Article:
I delivered this paper proposing a revised definition for family ministry in May 2017 at the HOUSE Conference in Australia, a gathering sponsored by YouthWorks and themed around the intersection between family ministry and ecclesiology. This post is the second part of a three-part series articulating the need for a revised definition for family ministry.
3. HISTORICAL FOUNDATIONS FOR AN EXPANDED DEFINITION FOR FAMILY MINISTRY
If church-as-family ministry is so vital, why is it so difficult? Resistance to diversity in the body of Christ may be attributed in part to dynamics of sin and spiritual powers. “We do not wrestle against flesh and blood but against … cosmic powers” (Ephesians 6:12). At the same time, spiritual powers work in the context of historical realities. Furthermore, resistance to the implementation of church-as-family ministry frequently develops not because of sin but because of unrecognized assumptions and sincere differences about how best to form people in the image of Christ.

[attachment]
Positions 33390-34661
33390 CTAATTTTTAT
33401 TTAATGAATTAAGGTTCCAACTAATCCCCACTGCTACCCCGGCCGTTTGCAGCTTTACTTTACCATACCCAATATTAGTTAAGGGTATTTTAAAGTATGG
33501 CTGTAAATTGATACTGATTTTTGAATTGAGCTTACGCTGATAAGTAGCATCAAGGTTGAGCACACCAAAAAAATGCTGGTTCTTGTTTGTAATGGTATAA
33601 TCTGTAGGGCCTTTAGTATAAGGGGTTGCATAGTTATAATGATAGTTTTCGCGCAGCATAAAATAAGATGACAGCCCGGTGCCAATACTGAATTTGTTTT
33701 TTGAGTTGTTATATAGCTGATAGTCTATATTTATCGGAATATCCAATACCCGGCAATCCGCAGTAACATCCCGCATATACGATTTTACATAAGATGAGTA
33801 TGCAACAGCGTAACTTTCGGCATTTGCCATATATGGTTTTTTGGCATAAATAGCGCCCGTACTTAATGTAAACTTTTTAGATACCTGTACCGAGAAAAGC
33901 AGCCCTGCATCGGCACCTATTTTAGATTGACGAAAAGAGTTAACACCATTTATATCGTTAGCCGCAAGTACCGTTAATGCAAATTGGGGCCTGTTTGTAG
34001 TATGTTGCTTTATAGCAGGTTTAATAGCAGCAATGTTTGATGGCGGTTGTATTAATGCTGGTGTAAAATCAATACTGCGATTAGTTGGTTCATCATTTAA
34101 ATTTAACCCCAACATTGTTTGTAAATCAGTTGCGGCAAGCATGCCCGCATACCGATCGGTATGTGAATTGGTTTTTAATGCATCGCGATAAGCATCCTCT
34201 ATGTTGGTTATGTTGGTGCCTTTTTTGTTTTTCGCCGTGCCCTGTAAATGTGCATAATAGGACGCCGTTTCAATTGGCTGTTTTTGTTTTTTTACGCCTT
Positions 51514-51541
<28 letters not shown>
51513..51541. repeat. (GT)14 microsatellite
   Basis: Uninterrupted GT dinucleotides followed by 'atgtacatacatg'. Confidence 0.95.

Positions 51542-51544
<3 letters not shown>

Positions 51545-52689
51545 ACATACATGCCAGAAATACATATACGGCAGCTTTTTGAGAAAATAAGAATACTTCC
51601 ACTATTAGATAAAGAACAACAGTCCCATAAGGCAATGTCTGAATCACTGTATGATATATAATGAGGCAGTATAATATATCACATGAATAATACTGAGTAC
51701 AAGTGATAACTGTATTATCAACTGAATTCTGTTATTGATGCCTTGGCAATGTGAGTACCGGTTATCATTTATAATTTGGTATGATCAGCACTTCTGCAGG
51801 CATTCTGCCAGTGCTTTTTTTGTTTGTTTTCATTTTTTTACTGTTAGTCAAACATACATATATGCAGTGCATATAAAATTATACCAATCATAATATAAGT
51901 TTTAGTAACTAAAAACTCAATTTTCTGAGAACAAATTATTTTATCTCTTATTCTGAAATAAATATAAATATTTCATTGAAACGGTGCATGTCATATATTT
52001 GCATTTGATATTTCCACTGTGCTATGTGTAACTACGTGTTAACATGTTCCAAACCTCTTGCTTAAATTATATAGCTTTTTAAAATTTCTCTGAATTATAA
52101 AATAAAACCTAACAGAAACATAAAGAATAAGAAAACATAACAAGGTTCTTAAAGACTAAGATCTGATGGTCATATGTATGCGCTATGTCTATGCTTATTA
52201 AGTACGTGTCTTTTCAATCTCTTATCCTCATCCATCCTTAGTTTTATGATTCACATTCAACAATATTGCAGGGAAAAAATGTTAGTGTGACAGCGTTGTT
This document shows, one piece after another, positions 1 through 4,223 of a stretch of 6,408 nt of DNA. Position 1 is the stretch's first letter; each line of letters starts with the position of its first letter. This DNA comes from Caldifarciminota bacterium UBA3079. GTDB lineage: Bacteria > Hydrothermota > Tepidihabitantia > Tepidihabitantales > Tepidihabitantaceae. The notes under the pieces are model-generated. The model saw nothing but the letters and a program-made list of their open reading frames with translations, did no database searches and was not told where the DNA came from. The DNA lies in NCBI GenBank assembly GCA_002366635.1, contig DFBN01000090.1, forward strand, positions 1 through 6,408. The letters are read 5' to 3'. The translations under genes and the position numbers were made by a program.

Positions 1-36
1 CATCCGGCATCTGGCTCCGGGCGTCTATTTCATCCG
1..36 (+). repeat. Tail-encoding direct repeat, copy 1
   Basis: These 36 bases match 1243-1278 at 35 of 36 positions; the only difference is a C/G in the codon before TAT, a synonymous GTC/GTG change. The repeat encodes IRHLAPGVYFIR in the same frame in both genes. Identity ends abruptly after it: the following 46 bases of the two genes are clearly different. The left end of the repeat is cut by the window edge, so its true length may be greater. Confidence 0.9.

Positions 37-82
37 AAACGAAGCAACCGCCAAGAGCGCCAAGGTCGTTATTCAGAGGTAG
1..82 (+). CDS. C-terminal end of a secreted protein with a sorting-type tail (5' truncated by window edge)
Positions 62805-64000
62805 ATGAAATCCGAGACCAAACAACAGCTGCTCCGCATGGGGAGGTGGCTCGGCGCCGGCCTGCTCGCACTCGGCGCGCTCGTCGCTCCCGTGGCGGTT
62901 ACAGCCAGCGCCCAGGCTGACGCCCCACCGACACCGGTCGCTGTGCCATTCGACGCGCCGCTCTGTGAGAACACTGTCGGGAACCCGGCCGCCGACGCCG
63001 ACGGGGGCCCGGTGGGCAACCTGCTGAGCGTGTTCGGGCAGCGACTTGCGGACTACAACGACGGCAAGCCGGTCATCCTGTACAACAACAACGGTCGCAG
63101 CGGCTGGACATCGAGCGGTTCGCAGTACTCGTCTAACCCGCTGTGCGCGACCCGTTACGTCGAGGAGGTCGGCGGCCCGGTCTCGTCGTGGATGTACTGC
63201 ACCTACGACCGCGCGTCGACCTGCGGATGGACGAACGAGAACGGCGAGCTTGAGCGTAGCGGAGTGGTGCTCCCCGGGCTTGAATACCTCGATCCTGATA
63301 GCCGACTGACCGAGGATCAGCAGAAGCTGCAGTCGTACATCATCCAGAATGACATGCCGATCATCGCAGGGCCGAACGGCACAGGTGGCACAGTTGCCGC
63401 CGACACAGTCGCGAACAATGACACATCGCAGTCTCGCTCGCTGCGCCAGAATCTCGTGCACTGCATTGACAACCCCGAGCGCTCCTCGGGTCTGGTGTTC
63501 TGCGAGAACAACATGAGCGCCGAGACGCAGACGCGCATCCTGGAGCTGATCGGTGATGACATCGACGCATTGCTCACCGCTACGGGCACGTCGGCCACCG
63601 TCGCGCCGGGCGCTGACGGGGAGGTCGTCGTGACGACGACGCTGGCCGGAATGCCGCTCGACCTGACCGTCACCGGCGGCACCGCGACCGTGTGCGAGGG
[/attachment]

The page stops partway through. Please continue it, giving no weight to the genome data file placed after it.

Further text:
When it comes to church-as-family ministry, many of these differing assumptions and opinions find their origins in attempts to engage in faithful discipleship in social contexts that had been reshaped by the Industrial Revolution. Continue reading.